Cognitive Behavioral Therapy for Body Image and Self-Care (CBT-BISC) Among Sexual Minority Men Living with HIV

Skills-Based Treatment Mediators

Patrycja Klimek, Sabine Wilhelm, Steven Safren, Aaron J. Blashill

Research output: Contribution to journalArticle

Abstract

Individuals develop coping skills in response to body image distress; however, the degree to which body image improvements are mediated by skill acquisition is unknown. The current study assessed skills-based mediators of CBT-BISC (n = 22) versus enhanced treatment-as-usual (n = 22) for sexual minority men with HIV and body image disturbance. Skills-based mediators included avoidance, appearance fixing, and acceptance and cognitive reappraisal. Results revealed that CBT-BISC significantly reduced body image disturbance and improved coping skills. Latent difference score mediation indicated that changes in acceptance and cognitive reappraisal significantly predicted body image disturbance changes (b = −.96, p =.001). These strategies may, therefore, have a unique role in reducing body image disturbance in sexual minority men with HIV. Clinicians may wish to prioritize these strategies in CBT-BISC. Future treatment research, with methodologically rigorous mediation designs, is needed to assess mechanisms of change and consequently improve efficacy.

Original languageEnglish (US)
JournalCognitive Therapy and Research
DOIs
StatePublished - Jan 1 2019

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Body Image
Cognitive Therapy
Self Care
HIV
Therapeutics
Psychological Adaptation
Sexual Minorities

Keywords

  • Body image
  • Cognitive behavioral therapy
  • Coping
  • HIV
  • Sexual minority

ASJC Scopus subject areas

  • Experimental and Cognitive Psychology
  • Clinical Psychology

Cite this

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title = "Cognitive Behavioral Therapy for Body Image and Self-Care (CBT-BISC) Among Sexual Minority Men Living with HIV: Skills-Based Treatment Mediators",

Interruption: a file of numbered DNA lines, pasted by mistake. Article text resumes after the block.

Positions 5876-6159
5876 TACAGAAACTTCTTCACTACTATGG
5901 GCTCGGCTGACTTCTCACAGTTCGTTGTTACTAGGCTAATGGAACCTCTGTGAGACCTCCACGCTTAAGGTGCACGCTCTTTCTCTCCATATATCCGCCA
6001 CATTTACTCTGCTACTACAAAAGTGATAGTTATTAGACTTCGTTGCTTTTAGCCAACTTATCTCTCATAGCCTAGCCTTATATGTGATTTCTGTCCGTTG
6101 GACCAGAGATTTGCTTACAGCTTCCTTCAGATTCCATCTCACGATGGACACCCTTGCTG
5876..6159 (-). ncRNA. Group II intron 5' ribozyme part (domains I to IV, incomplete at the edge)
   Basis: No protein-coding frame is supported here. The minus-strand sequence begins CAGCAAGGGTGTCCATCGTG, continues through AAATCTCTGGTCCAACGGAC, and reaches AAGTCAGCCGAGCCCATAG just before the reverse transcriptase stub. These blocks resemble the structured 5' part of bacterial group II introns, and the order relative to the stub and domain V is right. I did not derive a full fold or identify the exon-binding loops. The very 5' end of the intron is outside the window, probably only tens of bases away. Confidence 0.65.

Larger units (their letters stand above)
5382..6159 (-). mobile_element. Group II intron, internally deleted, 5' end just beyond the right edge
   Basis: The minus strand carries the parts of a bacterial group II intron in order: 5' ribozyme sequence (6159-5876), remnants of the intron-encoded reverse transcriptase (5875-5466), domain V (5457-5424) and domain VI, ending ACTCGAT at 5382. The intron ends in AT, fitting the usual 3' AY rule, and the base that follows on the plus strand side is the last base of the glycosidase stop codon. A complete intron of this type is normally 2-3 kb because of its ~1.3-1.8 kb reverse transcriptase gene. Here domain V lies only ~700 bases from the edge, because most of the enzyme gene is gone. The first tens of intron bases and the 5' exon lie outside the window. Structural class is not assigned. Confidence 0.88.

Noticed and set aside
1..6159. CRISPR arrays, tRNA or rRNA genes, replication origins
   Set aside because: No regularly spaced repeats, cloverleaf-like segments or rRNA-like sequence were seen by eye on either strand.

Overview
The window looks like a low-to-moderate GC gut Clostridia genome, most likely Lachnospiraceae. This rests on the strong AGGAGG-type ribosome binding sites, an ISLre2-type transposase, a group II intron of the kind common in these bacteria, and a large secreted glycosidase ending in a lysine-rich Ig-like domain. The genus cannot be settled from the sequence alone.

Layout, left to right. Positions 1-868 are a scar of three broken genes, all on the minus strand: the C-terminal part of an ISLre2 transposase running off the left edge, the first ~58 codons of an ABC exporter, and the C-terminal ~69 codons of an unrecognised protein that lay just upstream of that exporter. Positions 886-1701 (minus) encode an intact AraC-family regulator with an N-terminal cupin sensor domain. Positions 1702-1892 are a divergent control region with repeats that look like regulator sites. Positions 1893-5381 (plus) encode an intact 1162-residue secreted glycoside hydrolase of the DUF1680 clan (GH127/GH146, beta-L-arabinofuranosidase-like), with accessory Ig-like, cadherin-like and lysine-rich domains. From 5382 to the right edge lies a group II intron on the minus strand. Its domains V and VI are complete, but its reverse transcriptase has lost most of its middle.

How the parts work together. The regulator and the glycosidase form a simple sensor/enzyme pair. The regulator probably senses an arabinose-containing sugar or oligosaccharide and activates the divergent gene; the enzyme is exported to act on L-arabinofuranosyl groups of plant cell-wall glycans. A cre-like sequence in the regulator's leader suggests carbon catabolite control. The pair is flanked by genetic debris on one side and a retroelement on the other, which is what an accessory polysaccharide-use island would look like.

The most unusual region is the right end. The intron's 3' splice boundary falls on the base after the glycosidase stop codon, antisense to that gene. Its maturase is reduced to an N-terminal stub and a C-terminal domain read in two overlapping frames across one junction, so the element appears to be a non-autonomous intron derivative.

abstract = "Individuals develop coping skills in response to body image distress; however, the degree to which body image improvements are mediated by skill acquisition is unknown. The current study assessed skills-based mediators of CBT-BISC (n = 22) versus enhanced treatment-as-usual (n = 22) for sexual minority men with HIV and body image disturbance. Skills-based mediators included avoidance, appearance fixing, and acceptance and cognitive reappraisal. Results revealed that CBT-BISC significantly reduced body image disturbance and improved coping skills. Latent difference score mediation indicated that changes in acceptance and cognitive reappraisal significantly predicted body image disturbance changes (b = −.96, p =.001). These strategies may, therefore, have a unique role in reducing body image disturbance in sexual minority men with HIV. Clinicians may wish to prioritize these strategies in CBT-BISC. Future treatment research, with methodologically rigorous mediation designs, is needed to assess mechanisms of change and consequently improve efficacy.",
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AU - Safren, Steven

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N2 - Individuals develop coping skills in response to body image distress; however, the degree to which body image improvements are mediated by skill acquisition is unknown. The current study assessed skills-based mediators of CBT-BISC (n = 22) versus enhanced treatment-as-usual (n = 22) for sexual minority men with HIV and body image disturbance. Skills-based mediators included avoidance, appearance fixing, and acceptance and cognitive reappraisal. Results revealed that CBT-BISC significantly reduced body image disturbance and improved coping skills. Latent difference score mediation indicated that changes in acceptance and cognitive reappraisal significantly predicted body image disturbance changes (b = −.96, p =.001). These strategies may, therefore, have a unique role in reducing body image disturbance in sexual minority men with HIV. Clinicians may wish to prioritize these strategies in CBT-BISC. Future treatment research, with methodologically rigorous mediation designs, is needed to assess mechanisms of change and consequently improve efficacy.

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